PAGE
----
This afternoon I was walking to the library, when I saw some sandwich boards, "Obama: worse than Bush?" at which I rolled my eyes. A young man stopped me
"What do you think of my signs?" he gave me a sleazy smile.
"I disagree. I am American, and I'm proud of Obama."
"Why do you disagree? Don't you know what he's doing about health care in your country?"
"Yes, and I know there are lots of lies being spread about it as well."
"How do you know there are lies?"
"Because I watch American news, I have lived in America and I know how the current system works. The system here isn't perfect, but it covers everybody at a lower cost that what people in the US pay."

We had a long discussion about health care and I won't bore you with all the details. He made one good point about raising taxes during a recession (Obama has NOT said he's going to do that, but I think its unrealistic in the long term), but other than that I was pretty much winning the argument because I know a lot more about the issue than this guy. So he tried to level the score.
"But Obama, he is a FASCIST." This took me completely by surprise. We had veered off the road of normal discussion into crazy land.
"What?" I exclaimed, "but he was democratically elected." Which I shouldn't have said because I opened the door to the outer reaches of argument ludicrousness.
"So was HITLER. Obama, he is like Hitler." And this I really couldn't believe. While Americans bandy that name around like nothing, I have never heard a German person use it flippantly. I was about to lose my cool and I think that's what he wanted, so I told him that if he wanted to discuss the issues, I would do that, but I wasn't going to listen to this nonsense.

He parted with "But what if its true?"
So I replied "And what if the moon is made of cheese? I haven't got time or interest to argue about crazy things. I just wanted to tell you that I think your sign is stupid. Goodbye."

It is both flattering and irritating that many non-Americans know so much about our country. I am impressed because when I first moved abroad I couldn't tell you the difference between Northern Ireland and the Republic of Ireland, or who the Prime Minister of Italy was. But its irritating when others think they know your country better than you. So here is a warning for people who want to tell me about their stupid 9/11 conspiracies or about Osama Bin Laden's "real" location. I've tried to politely correct people in the past, but I'm just not having it anymore. Maybe I am a bit patriotic after all.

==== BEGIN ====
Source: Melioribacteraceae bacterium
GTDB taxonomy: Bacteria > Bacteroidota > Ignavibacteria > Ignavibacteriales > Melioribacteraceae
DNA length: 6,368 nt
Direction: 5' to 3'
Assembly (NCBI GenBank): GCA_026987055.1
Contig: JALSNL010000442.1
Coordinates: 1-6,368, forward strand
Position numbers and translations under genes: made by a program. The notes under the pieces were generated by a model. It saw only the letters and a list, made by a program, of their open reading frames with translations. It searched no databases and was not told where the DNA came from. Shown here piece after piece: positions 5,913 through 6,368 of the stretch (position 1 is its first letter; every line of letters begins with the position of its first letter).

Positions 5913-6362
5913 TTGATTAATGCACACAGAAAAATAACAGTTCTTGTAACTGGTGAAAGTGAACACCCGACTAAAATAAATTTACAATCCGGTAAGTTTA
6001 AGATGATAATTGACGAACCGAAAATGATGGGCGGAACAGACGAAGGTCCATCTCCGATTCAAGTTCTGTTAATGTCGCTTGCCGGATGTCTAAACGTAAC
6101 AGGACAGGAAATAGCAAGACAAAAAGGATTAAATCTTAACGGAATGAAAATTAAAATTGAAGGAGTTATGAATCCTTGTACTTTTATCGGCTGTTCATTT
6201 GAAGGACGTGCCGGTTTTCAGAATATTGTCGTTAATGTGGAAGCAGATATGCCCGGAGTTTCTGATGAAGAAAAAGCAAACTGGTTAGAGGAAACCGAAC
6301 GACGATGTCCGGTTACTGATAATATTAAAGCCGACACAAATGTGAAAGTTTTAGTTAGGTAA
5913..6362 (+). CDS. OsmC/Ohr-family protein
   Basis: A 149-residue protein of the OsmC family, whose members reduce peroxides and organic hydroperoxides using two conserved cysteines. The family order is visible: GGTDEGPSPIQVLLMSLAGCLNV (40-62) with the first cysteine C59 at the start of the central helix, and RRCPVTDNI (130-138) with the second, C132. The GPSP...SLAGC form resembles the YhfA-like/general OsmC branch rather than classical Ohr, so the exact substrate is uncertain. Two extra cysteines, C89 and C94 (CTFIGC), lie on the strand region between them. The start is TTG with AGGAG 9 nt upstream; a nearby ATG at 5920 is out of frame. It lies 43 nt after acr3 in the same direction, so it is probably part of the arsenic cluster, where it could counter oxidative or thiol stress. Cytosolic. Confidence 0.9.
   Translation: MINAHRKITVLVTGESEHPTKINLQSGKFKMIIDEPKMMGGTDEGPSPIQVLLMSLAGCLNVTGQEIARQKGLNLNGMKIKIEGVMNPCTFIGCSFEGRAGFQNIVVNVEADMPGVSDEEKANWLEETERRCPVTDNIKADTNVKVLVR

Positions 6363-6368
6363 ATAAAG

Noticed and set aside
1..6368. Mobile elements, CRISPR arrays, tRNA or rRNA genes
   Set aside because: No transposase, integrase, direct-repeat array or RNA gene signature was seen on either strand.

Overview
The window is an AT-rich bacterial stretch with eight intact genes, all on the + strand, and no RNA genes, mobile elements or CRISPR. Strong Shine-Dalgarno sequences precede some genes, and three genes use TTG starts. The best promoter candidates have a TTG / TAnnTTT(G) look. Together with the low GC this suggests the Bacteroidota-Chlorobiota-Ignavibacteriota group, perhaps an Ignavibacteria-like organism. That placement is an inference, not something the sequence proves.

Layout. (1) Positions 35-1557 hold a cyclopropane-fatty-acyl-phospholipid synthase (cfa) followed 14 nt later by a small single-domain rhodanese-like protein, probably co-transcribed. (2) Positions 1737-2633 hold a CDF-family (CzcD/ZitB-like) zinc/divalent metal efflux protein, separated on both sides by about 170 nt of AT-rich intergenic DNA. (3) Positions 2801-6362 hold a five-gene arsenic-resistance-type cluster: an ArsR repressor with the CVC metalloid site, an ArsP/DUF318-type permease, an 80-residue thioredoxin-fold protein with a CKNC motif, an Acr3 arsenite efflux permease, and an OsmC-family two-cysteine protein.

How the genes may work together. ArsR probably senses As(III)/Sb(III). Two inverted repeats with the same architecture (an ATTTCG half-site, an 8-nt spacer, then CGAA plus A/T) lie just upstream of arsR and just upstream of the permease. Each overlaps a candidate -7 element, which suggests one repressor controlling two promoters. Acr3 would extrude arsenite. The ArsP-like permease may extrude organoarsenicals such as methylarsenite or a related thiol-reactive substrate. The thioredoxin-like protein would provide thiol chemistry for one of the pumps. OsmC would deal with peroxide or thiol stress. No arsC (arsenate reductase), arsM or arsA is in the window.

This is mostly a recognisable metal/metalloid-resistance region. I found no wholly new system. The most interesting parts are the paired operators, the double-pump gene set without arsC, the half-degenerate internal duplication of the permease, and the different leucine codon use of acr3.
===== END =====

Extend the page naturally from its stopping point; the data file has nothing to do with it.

Thursday, August 27, 2009

Better things to do in Amsterdam


The Netherlands is a small country with a big history. In the two biggest art museums (Rijksmuseum and Van Gogh) you can see how many famous artists are Dutch. The Netherlands' extreme Protestantism and iconoclasm gave rise to the Dutch Golden Age, a period where painters started chronicling the life around them, showing the beauty in a servant girl pouring milk, rather than rendering yet another St. Sebastian shot full of arrows. We studied this period in high school and it was cool to see the actual paintings.

But the Van Gogh museum was even better. Why is Van Gogh so likeable? Maybe its his abandoning of darkly tinted realism in favor of brilliantly optimistic yellow sunflowers? It's easy to enjoy because it's pretty. Maybe we are struck by the fact that Van Gogh himself was such a tragic character, whose intense moods were not only his gift but the curse that drove away the companionship he so desperately sought. He's straight out of a Greek tragedy, and perhaps our archetype for the "tragic artist"? Is it naive to think you can understand a person you've never met? Its very cliche, and probably about as saavy as a college freshman, but Van Gogh is still my favorite artist. We bought a print of "Almond Blossoms" to hang in the living room.

Amsterdam is relaxing because it has a few big sites and lots of little ones, unlike Rome or Paris, you don't feel like you have to see everything on a giant list to have experienced the city. Amsterdam is best enjoyed at a cafe, or on a bicycle seat, zipping along the canals. Well, the bicycling is mostly enjoyable. I did get yelled at by another biker (in Dutch and English!) about something that actually wasn't my fault, which was very frustrating. I know tourists are annoying, but when you live in a capital city you've just got to learn to deal with it.